Situated overlooking a lake just outside Helsinki is Villa Koivikko, a modernist home designed by one of Finland’s masters of functionalism, architect Aarne Ervi. When he completed the home in 1958, the villa represented a vision for the future, with a boldly experimental form and advanced technical systems. However, by the time a new owner took possession of the home in 2014, many of these innovations had become outdated. Some of the home’s materials, too, had been worn away by the harsh Finnish climate. That’s when Studio Petra Majantie and Oopeaa stepped in.
"The goal was to give a new life to the building and to make it shine again, inside and out," explains interior architect Petra Majantie, founder of her studio by the same name. She focused on renovating and restoring the interiors, while the exteriors were completed in tandem with Oopeaa.
In a top-to-bottom makeover, Majantie and Oopeaa gave the main villa a new copper roof, insulation in the floor and roof, electrically heated windows, and a new geothermal heating system. Following the original design, they repainted the building, restored the exterior teak details and concrete slabs of the terrace and entrance, and crafted new railings on the terrace.
"It is wonderful, innovative architecture, and we preserved a lot of the original details," says Majantie.
She made a similar effort to preserve the interiors. The floor plan remains the same, and the original fireplace, ceilings, wardrobes, and much of the furniture—including lamps by iconic Finnish designers Paavo Tynell, Tapio Wirkkala, and Lisa Johansson-Pape—were all carefully restored.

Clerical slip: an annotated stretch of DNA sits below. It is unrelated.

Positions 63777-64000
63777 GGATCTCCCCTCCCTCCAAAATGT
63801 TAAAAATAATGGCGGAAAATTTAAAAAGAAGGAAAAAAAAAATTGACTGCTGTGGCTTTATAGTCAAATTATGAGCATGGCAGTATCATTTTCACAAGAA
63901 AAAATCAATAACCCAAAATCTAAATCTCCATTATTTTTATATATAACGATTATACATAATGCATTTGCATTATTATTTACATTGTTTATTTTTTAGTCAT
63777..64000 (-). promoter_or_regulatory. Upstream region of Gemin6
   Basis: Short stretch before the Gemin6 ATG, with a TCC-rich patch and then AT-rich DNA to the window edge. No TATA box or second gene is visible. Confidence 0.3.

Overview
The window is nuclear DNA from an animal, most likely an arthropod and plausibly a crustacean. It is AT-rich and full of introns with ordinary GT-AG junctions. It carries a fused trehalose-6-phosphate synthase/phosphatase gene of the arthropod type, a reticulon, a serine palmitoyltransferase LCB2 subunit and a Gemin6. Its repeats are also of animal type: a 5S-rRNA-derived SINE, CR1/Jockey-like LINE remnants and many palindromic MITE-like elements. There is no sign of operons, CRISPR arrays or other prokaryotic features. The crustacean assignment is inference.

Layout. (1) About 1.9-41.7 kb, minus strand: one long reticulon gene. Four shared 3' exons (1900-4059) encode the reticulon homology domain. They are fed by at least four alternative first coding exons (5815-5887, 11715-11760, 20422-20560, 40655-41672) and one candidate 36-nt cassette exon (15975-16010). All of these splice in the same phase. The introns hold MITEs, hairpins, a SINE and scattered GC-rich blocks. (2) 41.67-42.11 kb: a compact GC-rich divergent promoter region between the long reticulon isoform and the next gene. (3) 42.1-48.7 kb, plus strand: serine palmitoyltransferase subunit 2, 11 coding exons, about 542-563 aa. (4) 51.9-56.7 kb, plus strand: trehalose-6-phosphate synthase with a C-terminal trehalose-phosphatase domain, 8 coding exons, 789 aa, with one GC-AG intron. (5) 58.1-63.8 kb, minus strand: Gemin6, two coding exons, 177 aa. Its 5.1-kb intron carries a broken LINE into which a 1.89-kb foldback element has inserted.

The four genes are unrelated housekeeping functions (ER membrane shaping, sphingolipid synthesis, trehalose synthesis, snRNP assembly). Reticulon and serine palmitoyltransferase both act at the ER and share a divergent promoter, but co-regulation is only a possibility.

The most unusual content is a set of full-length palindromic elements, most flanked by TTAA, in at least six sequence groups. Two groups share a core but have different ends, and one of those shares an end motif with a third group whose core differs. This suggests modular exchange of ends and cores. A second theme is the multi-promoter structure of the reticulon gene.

Other elements in the home had to be redone. When a servant’s bell went missing during the renovation, for example, Majantie designed a new one using materials that complement the villa. In the kitchen, the cabinets were restored, but new ones were added to fit and conceal modern appliances.
"The goal was for it to look as if everything had always been there," says Majantie. "A lot of the details were custom-made so that the new and old designs mix naturally, and you can’t tell the difference between them."
Unfortunately, the original plans for the home’s bathrooms were lost, so Majantie drafted new ones with complementary elements: matte-glass mosaic flooring, ceramic tiles that match the hearth in the living area, and copper fixtures.
Similarly, new floors were installed throughout. The entrance, main living and dining areas, and primary bedroom feature custom parquet in iroko wood, while the kitchen and secondary bedrooms are finished with linoleum in a nod to the original flooring.
"This project is the most important and challenging of my career," says Majantie. "Countless hours were spent in studying the case, and taking care of all the smallest details to make everything perfect. The interior and exterior work seamlessly together, making it a complete work of art!"
More from Oopeaa:
Original Architect: Aarne Ervi
Structural engineer: Ideastructura
HVAC and electrical design: PQR
Woodwork: Punavuoren Puuhevonen
Landscape Architect: VSU
Photographer: Sakari Majantie
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